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Some were borne to center stage for the first time, including the woman on TIME'S cover, Peggy Kokernot, 25, a Houston physical education teacher and marathon runner. Along with other women athletes, she had been called on to make up for lost time when the symbolic, 2,612-mile torch relay that preceded the conference began to lag so far behind schedule there was fear the convention would outpace its torch. She was then placed in the group that ran the bronze torch into the opening session, and her own ambition says much about why there was a women's convention at all. She wants a woman's marathon at the Olympics, "to let everybody know that women are extremely capable of running 26 miles." But the International Olympic Committee recently turned down a proposal for even a 3,000-meter (roughly two miles) women's race. The distance, presumably, is deemed too exhausting for the "weaker sex."
The women's movement also emerged from Houston with a greater network of sympathizers across the country. Said Nebraska State Legislator Shirley Marsh, a feminist delegate at large from a state where most others were more conservative: "I came home with hundreds of cards, names and addresses from Guam all the way to Maine." Of course, togetherness works both ways. Women who opposed the abortion, ERA and lesbian planks also brought their address books. The conference, said Winkie LeFils, first vice president of the National Council of Catholic Women, "strengthened my communication with other pro-family delegates. I'll be corresponding with all of them this month."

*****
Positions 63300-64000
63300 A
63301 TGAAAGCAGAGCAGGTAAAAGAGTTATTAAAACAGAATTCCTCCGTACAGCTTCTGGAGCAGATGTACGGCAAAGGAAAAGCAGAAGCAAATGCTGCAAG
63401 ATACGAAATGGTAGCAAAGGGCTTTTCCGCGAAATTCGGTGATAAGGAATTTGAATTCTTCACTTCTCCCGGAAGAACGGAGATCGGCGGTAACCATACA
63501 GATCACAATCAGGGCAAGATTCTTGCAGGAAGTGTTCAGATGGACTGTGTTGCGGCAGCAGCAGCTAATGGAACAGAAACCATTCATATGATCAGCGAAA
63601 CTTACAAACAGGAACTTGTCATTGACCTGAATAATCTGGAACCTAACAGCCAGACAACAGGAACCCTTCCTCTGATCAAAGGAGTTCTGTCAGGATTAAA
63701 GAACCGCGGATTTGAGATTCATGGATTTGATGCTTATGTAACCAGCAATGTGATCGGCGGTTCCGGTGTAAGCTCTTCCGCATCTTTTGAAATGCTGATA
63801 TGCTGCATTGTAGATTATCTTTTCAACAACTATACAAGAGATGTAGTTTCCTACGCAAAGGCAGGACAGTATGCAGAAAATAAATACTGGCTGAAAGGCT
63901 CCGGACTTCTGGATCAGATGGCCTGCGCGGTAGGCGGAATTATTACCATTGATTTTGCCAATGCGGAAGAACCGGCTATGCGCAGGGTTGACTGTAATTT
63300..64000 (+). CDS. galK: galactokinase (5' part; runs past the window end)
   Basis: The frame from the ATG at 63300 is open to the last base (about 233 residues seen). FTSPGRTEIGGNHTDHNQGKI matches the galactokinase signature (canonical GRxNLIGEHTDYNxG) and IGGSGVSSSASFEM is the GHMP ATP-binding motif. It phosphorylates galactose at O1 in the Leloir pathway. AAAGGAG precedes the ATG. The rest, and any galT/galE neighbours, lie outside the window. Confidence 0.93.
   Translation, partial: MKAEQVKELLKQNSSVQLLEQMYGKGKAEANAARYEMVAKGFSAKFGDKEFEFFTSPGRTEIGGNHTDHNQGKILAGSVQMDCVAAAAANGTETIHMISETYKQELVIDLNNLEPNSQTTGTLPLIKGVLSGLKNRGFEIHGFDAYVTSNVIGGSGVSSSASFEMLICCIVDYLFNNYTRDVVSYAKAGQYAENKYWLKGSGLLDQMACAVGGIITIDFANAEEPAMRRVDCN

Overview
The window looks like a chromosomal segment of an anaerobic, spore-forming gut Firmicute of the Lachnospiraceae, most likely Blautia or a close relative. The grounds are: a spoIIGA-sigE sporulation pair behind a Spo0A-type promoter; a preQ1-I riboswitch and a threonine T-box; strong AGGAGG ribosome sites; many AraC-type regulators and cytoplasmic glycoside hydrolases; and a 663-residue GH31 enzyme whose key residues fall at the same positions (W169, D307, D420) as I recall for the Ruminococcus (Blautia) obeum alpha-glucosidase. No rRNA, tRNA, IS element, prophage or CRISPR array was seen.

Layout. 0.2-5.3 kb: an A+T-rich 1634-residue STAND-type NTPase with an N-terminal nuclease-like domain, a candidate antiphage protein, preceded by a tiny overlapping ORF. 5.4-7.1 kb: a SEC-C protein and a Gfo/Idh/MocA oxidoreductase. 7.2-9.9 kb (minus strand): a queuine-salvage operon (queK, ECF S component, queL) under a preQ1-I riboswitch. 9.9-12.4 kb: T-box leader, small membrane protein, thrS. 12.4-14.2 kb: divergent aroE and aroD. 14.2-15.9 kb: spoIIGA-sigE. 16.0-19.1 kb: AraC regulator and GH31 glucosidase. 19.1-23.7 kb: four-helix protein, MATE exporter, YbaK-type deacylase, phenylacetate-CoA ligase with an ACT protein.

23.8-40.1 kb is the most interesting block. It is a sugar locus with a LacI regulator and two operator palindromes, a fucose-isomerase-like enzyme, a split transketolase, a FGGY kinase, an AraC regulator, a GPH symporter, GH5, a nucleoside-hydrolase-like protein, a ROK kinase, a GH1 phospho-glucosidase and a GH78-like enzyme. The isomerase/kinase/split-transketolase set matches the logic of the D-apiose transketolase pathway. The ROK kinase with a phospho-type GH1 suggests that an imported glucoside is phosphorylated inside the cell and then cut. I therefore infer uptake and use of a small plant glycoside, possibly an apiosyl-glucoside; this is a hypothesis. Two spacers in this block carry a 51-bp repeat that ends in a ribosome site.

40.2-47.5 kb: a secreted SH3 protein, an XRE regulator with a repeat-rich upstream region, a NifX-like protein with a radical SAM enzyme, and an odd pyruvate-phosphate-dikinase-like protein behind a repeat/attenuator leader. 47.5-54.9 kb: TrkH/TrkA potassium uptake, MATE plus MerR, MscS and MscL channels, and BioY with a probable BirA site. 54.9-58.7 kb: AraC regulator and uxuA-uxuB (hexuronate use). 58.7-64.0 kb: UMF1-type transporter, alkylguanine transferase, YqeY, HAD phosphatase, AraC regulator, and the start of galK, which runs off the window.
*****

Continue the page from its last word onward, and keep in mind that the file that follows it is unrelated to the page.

The conference was run with more efficiency and dispatch, more zest and panache than most conventions dominated by men. There was an infectious mood of ebullience that made women open, communicative and tolerant of slights. Never far out of camera range, stalking the podium like some watchful mother bear anxious for her brood, Bella Abzug mellowed considerably for the occasion. She even joked about the Congressman who scoffed that the girls had gone to Houston for boozing and carousing. Abzug's zinging putdown: "I have attended many meetings, but I have never heard any women ask for call boys."
A new-found confidence visibly emerged during the conference; women were suddenly put together with others sharing their views, hopes and anxieties. Alliances were forged for the battles that lie ahead. The women knew that their political skills were on trial, and they passed the test with flying colors. No one could accuse the participants of being any less adroit, canny or Machiavellian than men. Reports TIME Senior Correspondent Ruth Mehrtens Galvin: "What had not been clear was whether women who were eager to improve their lot, but had never been involved in the political process before, could be kept in order long enough even to discuss, let alone vote, on all these issues. Order was achieved by the kind of discipline any male politician would give his eyeteeth to attain."